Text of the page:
The Women’s Tennis Association (WTA) will pull out of China, costing the organization “hundreds of millions of dollars” if the Communist government in Beijing won’t account for star player Peng Shuai and investigate her explosive allegations of sexual misconduct by a high-ranking Party official.
WTA chief Steve Simon told CNN on Thursday, “We’re definitely willing to pull our business and deal with all the complications that come with it.”
“Because this is certainly, this is bigger than the business,” he added.
Simon insisted that Chinese officials handle the investigation “properly, meaning the allegations must be investigated fully, fairly, transparently and without censorship.”
NBA, take note: This is how it’s done.
Shuai — a former Wimbledon and French Open doubles champion– went missing two weeks ago, just a few days after accusing former Vice Premier Zhang Gaoli of having sexually assaulted her three years ago.
Weibo, China’s state-controlled social media platform, deleted Shuai’s allegations shortly after she published them.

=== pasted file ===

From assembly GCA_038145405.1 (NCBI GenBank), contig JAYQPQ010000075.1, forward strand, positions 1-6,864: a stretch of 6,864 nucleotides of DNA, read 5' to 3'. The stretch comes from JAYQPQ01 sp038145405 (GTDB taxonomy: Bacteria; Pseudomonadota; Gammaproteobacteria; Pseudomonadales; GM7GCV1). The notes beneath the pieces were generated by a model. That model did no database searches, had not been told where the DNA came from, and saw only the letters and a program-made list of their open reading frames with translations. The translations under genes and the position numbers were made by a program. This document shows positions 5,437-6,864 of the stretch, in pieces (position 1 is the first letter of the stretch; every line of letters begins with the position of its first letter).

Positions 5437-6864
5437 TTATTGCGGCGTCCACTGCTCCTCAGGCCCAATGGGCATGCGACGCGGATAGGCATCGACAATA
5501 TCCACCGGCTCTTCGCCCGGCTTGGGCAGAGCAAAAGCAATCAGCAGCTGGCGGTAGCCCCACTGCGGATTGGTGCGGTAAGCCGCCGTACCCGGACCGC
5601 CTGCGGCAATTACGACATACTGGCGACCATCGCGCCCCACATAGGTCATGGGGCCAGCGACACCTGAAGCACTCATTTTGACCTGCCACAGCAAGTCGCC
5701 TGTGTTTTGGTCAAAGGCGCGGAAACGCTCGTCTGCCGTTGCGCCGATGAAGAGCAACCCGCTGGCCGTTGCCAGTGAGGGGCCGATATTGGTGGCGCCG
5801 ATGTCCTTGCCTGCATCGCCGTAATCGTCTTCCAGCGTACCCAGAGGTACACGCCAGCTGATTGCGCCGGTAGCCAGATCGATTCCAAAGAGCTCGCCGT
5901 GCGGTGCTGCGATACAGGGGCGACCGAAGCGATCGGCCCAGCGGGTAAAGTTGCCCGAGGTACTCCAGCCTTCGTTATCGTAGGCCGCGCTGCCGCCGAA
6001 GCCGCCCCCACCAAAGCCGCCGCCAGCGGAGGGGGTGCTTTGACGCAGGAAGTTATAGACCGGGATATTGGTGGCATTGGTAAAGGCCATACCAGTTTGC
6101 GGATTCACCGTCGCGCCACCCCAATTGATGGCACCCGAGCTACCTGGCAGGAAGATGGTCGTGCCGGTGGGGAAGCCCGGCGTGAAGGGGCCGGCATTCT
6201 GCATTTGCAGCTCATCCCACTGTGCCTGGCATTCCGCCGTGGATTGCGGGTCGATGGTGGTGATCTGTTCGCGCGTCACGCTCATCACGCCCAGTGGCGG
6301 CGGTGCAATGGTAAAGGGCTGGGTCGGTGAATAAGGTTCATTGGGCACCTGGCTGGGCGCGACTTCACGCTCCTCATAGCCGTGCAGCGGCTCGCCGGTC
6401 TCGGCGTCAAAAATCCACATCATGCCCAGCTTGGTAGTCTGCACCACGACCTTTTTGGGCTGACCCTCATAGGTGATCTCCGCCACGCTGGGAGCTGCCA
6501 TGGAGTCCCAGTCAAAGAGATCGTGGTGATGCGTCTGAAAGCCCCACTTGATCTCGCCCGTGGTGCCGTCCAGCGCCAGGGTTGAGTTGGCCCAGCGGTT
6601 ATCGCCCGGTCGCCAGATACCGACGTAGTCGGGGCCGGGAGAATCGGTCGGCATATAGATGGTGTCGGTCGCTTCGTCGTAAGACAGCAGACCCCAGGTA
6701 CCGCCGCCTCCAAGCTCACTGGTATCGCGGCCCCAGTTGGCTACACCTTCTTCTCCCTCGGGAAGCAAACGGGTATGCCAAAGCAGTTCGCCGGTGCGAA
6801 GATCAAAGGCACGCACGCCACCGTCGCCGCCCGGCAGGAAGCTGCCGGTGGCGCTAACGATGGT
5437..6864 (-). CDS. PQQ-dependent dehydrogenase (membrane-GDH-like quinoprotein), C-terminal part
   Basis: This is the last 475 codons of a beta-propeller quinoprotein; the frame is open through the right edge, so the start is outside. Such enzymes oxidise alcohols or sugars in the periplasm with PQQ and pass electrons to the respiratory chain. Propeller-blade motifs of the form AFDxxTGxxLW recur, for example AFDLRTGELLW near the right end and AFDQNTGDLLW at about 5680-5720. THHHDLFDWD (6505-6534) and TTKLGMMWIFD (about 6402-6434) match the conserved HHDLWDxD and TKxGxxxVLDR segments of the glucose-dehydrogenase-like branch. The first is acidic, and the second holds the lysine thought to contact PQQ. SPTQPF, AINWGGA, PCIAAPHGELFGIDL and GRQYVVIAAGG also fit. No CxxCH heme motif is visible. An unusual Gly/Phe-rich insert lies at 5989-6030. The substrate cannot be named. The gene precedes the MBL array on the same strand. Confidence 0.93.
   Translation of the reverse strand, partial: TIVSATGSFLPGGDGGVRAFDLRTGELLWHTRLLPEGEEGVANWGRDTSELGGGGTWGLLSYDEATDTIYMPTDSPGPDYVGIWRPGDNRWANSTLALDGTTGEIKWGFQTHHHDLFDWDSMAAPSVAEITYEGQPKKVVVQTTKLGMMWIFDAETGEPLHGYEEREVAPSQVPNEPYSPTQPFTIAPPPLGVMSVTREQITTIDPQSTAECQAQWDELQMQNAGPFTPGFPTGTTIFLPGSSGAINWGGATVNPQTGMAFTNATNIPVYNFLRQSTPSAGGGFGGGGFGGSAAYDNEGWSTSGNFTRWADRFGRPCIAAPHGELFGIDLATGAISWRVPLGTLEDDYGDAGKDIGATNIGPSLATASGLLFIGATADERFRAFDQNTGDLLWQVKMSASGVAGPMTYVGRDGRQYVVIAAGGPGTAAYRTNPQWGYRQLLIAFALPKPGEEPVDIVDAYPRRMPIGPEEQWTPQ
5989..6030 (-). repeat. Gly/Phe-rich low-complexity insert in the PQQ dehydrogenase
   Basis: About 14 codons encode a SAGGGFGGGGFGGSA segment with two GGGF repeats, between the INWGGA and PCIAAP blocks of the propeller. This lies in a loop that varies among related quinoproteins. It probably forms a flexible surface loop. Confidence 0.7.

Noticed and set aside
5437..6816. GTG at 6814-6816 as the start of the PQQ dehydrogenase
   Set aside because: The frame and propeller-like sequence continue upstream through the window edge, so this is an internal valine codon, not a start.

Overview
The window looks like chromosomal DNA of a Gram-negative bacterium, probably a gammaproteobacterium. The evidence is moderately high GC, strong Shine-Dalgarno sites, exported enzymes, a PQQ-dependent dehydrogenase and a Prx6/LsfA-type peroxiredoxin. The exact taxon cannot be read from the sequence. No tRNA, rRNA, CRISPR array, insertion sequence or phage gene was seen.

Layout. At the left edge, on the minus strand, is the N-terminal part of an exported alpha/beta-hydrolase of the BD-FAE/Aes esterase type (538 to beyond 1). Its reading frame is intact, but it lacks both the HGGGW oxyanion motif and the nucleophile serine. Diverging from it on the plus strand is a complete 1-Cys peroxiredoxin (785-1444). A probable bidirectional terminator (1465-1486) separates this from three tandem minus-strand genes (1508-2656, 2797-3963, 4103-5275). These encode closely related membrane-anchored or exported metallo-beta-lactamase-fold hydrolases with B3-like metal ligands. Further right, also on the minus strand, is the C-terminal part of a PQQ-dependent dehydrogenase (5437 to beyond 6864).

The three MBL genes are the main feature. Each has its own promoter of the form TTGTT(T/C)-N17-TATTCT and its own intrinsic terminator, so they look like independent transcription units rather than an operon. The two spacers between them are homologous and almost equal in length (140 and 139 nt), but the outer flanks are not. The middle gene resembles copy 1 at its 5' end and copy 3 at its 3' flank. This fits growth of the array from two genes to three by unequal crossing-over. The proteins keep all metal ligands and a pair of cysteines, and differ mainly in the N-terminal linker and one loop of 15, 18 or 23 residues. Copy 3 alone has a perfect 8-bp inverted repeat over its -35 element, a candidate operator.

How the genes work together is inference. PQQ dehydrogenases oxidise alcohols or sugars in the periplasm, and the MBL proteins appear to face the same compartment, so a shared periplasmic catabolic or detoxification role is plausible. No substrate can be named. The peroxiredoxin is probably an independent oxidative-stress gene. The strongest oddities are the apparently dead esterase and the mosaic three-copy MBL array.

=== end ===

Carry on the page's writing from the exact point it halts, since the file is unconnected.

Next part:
CNN reported on November 3:
CNN could not independently verify the authenticity of the more than 1,600-word post, and has reached out to Peng for comment, as well as China’s State Council Information Office, which handles press inquires for the central government.
In the post, which reads as an open letter to Zhang, she alleges a relationship over an intermittent period that spanned at least 10 years. Peng says she opened her heart to Zhang, who is now 75 years old.
“Why did you have to come back to me, took me to your home to force me to have sex with you? Yes, I did not have any evidence, and it was simply impossible to have evidence,” she wrote.
“I couldn’t describe how disgusted I was, and how many times I asked myself am I still a human? I feel like a walking corpse. Every day I was acting, which person is the real me?”
CNN also noted that “top leaders of Zhang’s standing remain unapproachable and private even after retirement, which makes reaching him to comment for this story virtually impossible.”
Whatever happens next, the ball is in Beijing’s court. Given Communist strongman Xi Jinping’s increasingly intransigent and oppressive behavior, I’m not expecting any miracles for poor Peng Shuai.